Consistent with our expectations, we found that participants who generated risks before identifying controls (hereafter “risks-first”) identified significantly more internal control deficiencies than participants who performed those tasks in the reverse order (hereafter “controls-first”). In addition, we found that the risks-first participants identified more important deficiencies than did the controls-first participants, where importance was defined by the judgments of an expert panel. On this basis, we conclude that a risks-first approach appears to be more effective. However, we also found that the risks-first participants identified significantly fewer controls, indicating that the increase in effectiveness may entail sacrifices in the efficiency of the audit.   

    Category:
    Internal Control
    Sub-category:
    Assessing Material Weaknesses
  • Jennifer M Mueller-Phillips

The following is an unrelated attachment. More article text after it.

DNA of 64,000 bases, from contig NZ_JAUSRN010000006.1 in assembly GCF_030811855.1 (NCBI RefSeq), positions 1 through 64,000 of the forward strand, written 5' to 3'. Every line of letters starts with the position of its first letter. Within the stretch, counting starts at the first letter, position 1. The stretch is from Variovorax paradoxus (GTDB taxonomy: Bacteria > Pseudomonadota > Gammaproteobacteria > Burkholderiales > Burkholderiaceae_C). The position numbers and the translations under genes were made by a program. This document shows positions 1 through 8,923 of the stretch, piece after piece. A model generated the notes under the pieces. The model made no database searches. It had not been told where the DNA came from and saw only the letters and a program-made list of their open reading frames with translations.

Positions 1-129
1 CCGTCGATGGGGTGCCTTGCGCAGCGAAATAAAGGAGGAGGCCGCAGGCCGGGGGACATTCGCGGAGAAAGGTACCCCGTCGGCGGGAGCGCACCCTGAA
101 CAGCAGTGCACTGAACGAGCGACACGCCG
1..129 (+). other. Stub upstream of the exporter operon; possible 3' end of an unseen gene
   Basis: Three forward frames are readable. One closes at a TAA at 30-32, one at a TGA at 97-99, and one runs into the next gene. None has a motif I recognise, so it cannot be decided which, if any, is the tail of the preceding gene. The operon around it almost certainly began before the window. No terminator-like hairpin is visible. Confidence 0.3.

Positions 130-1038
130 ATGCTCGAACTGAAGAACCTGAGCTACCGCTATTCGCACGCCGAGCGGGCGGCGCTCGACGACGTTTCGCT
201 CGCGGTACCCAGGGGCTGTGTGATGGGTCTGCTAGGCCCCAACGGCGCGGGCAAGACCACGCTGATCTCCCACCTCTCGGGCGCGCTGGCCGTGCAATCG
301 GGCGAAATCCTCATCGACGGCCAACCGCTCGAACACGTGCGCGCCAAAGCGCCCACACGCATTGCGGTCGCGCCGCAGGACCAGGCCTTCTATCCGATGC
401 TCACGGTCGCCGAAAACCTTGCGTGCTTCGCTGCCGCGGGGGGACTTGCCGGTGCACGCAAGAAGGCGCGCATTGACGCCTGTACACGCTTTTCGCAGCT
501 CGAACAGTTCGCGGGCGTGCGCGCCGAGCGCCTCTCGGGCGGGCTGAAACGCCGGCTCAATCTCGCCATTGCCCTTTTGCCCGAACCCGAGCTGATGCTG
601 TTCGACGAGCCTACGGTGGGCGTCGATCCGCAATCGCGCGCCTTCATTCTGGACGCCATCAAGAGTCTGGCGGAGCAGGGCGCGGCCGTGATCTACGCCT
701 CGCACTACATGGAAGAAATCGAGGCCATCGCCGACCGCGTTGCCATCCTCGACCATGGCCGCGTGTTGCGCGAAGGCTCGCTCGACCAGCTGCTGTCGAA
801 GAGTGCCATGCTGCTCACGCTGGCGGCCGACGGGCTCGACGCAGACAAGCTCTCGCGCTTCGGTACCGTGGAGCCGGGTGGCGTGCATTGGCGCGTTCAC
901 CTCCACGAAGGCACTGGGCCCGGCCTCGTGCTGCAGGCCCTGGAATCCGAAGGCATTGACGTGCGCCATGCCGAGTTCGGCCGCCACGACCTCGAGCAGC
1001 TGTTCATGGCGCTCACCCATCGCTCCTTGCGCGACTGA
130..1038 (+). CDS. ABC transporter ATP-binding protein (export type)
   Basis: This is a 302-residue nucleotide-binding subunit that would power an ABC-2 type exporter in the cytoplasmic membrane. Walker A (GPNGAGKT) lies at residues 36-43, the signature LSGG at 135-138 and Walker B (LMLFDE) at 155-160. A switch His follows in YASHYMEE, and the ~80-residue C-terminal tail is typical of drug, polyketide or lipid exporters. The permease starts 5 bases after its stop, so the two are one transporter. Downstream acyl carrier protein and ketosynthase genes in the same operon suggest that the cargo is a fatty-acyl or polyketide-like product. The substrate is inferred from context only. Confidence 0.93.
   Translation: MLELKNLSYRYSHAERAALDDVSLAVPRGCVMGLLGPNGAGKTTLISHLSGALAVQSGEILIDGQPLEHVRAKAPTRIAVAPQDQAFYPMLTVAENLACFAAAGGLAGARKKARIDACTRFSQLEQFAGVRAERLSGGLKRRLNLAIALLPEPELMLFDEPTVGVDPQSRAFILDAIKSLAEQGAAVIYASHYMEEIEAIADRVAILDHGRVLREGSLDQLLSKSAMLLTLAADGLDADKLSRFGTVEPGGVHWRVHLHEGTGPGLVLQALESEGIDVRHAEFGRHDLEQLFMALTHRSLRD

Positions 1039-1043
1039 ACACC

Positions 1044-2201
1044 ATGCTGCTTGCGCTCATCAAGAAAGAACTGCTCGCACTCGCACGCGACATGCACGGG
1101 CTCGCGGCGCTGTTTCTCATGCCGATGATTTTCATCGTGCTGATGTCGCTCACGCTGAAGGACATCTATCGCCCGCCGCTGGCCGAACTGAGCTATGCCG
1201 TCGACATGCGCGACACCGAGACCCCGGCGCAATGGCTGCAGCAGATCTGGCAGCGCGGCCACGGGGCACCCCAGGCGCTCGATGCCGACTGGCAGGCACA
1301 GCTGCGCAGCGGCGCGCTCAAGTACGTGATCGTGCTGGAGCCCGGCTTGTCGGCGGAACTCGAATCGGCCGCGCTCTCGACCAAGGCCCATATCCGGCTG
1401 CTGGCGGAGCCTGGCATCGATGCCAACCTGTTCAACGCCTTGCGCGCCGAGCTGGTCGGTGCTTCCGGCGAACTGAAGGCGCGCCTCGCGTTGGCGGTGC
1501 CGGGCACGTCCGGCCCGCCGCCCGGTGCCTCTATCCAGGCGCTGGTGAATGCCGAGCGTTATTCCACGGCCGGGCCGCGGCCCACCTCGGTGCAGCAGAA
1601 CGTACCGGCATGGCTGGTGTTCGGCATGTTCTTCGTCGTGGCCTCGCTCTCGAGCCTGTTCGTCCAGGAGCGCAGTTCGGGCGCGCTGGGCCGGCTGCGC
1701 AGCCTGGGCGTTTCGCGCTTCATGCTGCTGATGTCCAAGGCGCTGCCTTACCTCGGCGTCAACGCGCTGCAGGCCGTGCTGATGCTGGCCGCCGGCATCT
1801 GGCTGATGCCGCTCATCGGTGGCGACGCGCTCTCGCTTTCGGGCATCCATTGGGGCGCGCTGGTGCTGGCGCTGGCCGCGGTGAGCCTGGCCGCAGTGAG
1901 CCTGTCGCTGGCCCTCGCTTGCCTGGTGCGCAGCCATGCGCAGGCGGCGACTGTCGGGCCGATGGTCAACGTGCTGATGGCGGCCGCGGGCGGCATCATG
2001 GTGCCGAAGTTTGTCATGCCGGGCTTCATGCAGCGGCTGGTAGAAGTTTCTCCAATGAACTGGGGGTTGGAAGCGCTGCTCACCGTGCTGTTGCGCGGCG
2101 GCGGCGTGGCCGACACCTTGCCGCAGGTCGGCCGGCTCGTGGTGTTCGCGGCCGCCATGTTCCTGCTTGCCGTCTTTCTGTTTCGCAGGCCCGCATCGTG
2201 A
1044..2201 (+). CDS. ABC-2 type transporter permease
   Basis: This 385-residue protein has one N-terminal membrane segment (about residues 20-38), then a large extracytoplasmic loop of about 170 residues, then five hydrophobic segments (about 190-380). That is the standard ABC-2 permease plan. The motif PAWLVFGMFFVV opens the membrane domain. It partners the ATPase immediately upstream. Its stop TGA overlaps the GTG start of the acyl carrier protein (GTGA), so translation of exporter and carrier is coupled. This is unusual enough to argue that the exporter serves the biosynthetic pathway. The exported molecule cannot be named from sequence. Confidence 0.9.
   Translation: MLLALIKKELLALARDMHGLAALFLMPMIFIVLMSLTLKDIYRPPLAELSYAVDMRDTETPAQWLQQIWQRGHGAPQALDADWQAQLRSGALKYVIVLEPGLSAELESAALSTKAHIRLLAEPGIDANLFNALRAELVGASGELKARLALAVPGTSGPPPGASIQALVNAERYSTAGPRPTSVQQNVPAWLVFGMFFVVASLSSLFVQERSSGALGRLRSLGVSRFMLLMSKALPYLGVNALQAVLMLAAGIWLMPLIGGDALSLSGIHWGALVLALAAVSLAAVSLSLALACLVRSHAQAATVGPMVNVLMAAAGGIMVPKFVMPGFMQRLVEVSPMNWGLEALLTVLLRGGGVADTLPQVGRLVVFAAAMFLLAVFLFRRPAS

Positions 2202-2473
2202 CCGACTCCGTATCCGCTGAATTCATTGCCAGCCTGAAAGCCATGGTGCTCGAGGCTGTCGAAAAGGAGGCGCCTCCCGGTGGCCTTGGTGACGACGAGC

Audit Partner Evaluation of Compensating Controls: A Focus...
    research summary posted February 16, 2015 by Jennifer M Mueller-Phillips, tagged 07.0 Internal Control, 07.02 Assessing Material Weaknesses, 09.0 Auditor Judgment, 09.02 Documentation Specificity 
    Title:
    Audit Partner Evaluation of Compensating Controls: A Focus on Design Effectiveness and Extent of Auditor Testing
    Practical Implications:

    The results of this study are important for audit firms to consider when audit partners are evaluating the level of precision in a compensating control. The evidence indicates that the partner’s knowledge of the existence of a material weakness unrelated to a compensating control being evaluated results in partners preferring a more precise compensating control and requiring more audit testing. Furthermore, this has implications for the efficiency of the audits as control-related decisions are potentially being influenced by inappropriate factors.